Adverse events of different chemotherapy regimens in the first-line treatment of patients with advanced or metastatic urothelial cancer: A systematic review and network meta-analysis of randomized controlled trials.

The present systematic review and network meta-analysis (NMA) of randomized controlled trials (RCTs) aimed to compare the mortality rates related to adverse events (AEs) and discontinuation of treatment due to toxicity as well as all AEs of currently used chemotherapy regimens for first-line therapy of advanced or metastatic urothelial carcinoma of the bladder (UCB).

The MEDLINE and EMBASE databases were searched for articles published between January 2000 and June 2020 according to the Preferred Reporting Items for Systematic Review and Meta-analysis extension statement for NMA. Eligible studies included RCTs comparing different first-line chemotherapy regimens for treating advanced or metastatic UCB and AEs as outcome measures. A NMA was performed to assess the mortality rates related to AEs and discontinuation of treatment due to toxicity as well as all AEs.

Fourteen trials comprising 2,615 patients met our eligibility criteria and formal NMAs were conducted. Results revealed that gemcitabine plus carboplatin had the lowest likelihood of mortality related to AEs (P score: 0.8079), while larotaxel plus cisplatin and paclitaxel, cisplatin plus gemcitabine had both a lower toxicity rate leading to discontinuation (P score: 0.7295 and P score: 0.7242, respectively). Compared with gemcitabine plus cisplatin (GC), most chemotherapy regimens were associated with a lower likelihood of thrombocytopenia, anemia, and cardiovascular toxicity. In contrast, most chemotherapy regimens compared with GC were associated with a higher likelihood of neutropenia, central (fatigue, neuropathy) and gastrointestinal AEs, infections, as well as renal and pulmonary toxicities.

Results of the present study demonstrated that hematological toxicity was the most prevalent AE associated with gemcitabine-containing regimens, while central AEs and febrile neutropenia were more commonly in taxane-containing regimens. GC had the lowest rate of gastrointestinal AEs, infection disorders, and pulmonary toxicities. Cisplatin-containing regimens were associated with a higher rate of renal and cardiovascular toxicity. These differential AEs may help in the detection of the personalized therapy in addition of efficacy data.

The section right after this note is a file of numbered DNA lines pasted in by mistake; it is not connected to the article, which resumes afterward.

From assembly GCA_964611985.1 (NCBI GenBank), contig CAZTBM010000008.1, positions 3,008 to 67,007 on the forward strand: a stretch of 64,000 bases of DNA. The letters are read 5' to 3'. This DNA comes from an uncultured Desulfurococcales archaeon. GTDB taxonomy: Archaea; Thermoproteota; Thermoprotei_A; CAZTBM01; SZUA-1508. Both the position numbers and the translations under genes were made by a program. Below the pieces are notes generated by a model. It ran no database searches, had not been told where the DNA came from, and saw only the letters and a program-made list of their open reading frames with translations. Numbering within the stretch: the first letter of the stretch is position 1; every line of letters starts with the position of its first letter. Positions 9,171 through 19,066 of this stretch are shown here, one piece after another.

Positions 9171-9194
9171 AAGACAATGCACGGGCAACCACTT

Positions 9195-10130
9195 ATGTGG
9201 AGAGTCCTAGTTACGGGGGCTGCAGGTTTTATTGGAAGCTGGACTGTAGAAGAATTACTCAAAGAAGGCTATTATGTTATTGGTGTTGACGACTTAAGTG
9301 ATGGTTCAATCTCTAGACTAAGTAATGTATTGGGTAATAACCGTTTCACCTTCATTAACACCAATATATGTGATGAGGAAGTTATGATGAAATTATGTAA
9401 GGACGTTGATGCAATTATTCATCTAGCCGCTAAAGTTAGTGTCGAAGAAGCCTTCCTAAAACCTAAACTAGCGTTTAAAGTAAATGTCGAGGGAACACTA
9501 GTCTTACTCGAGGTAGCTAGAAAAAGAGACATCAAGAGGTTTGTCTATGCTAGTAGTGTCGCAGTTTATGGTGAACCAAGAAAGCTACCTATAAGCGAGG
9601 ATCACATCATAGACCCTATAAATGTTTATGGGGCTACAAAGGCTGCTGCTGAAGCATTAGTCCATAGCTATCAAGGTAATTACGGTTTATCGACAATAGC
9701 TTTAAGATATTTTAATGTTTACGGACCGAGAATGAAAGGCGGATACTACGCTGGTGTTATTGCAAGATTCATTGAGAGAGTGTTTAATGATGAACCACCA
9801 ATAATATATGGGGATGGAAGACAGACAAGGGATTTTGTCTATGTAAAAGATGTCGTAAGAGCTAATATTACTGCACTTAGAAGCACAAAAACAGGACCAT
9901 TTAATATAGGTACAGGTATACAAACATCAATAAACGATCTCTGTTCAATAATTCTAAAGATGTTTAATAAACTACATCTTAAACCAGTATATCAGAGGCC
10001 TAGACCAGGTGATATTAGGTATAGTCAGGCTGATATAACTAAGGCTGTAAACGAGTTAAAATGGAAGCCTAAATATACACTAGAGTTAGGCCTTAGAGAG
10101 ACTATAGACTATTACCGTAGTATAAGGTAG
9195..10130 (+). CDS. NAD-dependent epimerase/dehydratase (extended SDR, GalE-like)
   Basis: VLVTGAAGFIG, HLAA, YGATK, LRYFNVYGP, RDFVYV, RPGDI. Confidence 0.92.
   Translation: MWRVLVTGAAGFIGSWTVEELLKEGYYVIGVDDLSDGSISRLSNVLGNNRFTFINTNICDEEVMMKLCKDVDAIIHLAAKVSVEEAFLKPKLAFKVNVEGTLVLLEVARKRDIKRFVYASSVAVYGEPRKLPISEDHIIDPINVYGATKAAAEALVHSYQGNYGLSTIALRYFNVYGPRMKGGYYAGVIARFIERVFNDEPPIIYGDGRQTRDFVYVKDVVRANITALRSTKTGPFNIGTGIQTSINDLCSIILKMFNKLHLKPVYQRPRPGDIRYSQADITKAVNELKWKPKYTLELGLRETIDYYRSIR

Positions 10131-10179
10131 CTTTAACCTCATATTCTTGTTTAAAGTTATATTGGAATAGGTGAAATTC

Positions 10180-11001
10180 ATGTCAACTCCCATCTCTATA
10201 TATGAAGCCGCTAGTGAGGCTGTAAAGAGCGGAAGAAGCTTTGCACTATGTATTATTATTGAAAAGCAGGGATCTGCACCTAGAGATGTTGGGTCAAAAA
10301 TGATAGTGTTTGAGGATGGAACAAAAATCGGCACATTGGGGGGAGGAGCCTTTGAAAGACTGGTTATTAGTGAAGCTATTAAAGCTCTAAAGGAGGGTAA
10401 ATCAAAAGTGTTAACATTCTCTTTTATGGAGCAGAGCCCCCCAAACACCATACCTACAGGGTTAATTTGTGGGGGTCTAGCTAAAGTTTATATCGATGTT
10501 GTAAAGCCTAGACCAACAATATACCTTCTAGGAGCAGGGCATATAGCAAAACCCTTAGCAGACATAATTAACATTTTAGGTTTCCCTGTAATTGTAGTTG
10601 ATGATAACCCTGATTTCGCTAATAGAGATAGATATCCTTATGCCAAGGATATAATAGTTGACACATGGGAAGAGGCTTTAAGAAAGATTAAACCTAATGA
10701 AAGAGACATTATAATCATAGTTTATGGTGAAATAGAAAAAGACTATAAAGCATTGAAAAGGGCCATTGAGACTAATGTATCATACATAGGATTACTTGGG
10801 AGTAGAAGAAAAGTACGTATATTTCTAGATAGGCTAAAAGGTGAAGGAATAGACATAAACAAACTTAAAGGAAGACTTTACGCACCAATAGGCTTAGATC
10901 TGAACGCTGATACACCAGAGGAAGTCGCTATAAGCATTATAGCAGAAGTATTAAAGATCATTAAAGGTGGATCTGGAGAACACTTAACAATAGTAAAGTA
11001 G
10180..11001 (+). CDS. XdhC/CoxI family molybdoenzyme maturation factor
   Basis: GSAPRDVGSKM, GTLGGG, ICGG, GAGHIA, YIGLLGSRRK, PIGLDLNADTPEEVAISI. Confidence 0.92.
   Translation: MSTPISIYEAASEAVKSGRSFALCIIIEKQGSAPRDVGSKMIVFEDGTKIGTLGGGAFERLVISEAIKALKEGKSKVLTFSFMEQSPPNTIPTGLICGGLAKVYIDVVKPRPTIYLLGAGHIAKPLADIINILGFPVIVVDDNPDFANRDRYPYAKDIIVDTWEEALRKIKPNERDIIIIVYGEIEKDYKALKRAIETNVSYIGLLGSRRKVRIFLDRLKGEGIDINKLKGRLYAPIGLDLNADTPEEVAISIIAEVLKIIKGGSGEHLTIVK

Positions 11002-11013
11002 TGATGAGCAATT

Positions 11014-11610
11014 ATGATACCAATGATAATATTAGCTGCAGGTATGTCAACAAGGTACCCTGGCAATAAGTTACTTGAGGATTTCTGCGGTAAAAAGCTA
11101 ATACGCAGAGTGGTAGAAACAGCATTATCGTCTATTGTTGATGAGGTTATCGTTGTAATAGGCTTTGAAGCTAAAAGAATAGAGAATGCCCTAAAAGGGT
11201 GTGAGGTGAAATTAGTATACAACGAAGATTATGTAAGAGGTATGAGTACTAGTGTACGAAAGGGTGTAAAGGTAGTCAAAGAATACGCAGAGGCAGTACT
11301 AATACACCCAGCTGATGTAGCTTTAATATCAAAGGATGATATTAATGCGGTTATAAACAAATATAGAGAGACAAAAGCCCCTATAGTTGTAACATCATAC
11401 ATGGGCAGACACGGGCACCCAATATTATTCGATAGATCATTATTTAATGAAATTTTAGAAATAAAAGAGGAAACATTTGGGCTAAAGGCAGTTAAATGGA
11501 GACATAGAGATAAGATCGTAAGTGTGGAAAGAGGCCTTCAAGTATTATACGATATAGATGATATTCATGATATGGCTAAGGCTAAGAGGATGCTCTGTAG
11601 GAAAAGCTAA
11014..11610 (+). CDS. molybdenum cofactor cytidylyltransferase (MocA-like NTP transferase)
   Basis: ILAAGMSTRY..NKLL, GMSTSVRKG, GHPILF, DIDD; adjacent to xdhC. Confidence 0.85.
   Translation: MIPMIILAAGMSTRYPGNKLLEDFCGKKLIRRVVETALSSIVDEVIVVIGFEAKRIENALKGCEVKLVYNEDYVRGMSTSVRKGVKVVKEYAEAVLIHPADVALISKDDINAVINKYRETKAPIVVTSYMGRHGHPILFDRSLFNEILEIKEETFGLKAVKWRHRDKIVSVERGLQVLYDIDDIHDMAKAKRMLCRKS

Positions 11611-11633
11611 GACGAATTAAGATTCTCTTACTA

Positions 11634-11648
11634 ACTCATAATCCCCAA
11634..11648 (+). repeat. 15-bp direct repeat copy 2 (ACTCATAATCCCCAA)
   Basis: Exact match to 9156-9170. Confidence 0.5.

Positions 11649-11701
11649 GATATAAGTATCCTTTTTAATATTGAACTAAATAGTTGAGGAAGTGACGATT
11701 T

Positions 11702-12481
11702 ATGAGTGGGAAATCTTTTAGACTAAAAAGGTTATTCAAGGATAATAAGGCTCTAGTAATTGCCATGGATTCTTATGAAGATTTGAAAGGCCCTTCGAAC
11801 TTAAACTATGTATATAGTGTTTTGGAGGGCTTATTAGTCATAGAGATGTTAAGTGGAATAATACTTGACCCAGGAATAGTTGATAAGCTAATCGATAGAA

Seminars in oncology. 2021 Oct 02 [Epub]

Ekaterina Laukhtina, Keiichiro Mori, Hadi Mostafaei, Axel S Merseburger, Peter Nyirady, Marco Moschini, Fahad Quhal, Benjamin Pradere, Reza Sari Motlagh, Dmitry Enikeev, Shahrokh F Shariat, European Association of Urology–Young Academic Urologists Urothelial Carcinoma Working Group (EAU-YAU)

Department of Urology, Comprehensive Cancer Center, Medical University of Vienna, Vienna, Austria; Institute for Urology and Reproductive Health, Sechenov University, Moscow, Russia., Department of Urology, Comprehensive Cancer Center, Medical University of Vienna, Vienna, Austria; Department of Urology, The Jikei University School of Medicine, Tokyo, Japan., Department of Urology, Comprehensive Cancer Center, Medical University of Vienna, Vienna, Austria; Research Center for Evidence Based Medicine, Tabriz University of Medical Sciences, Tabriz, Iran., Department of Urology, Campus Lübeck, University Hospital Schleswig-Holstein, Lübeck, Germany., Department of Urology, Semmelweis University, Budapest, Hungary., Department of Urology, Luzerner Kantonsspital, Lucerne, Switzerland; Department of Urology and Division of Experimental Oncology, Urological Research Institute, Vita-Salute San Raffaele., Department of Urology, Comprehensive Cancer Center, Medical University of Vienna, Vienna, Austria; Department of Urology, King Fahad Specialist Hospital, Dammam, Saudi Arabia., Department of Urology, Comprehensive Cancer Center, Medical University of Vienna, Vienna, Austria., Department of Urology, Comprehensive Cancer Center, Medical University of Vienna, Vienna, Austria; Men's Health and Reproductive Health Research Center, Shahid Beheshti University of Medical Sciences, Tehran, Iran., Institute for Urology and Reproductive Health, Sechenov University, Moscow, Russia., Department of Urology, Comprehensive Cancer Center, Medical University of Vienna, Vienna, Austria; Institute for Urology and Reproductive Health, Sechenov University, Moscow, Russia; Department of Urology, Weill Cornell Medical College, New York, New York, USA; Department of Urology, University of Texas Southwestern, Dallas, Texas, USA; Department of Urology, Second Faculty of Medicine, Charles University, Prague, Czech Republic; Karl Landsteiner Institute of Urology and Andrology, Vienna, Austria; Division of Urology, Department of Special Surgery, Jordan University Hospital, The University of Jordan, Amman, Jordan. Electronic address: .

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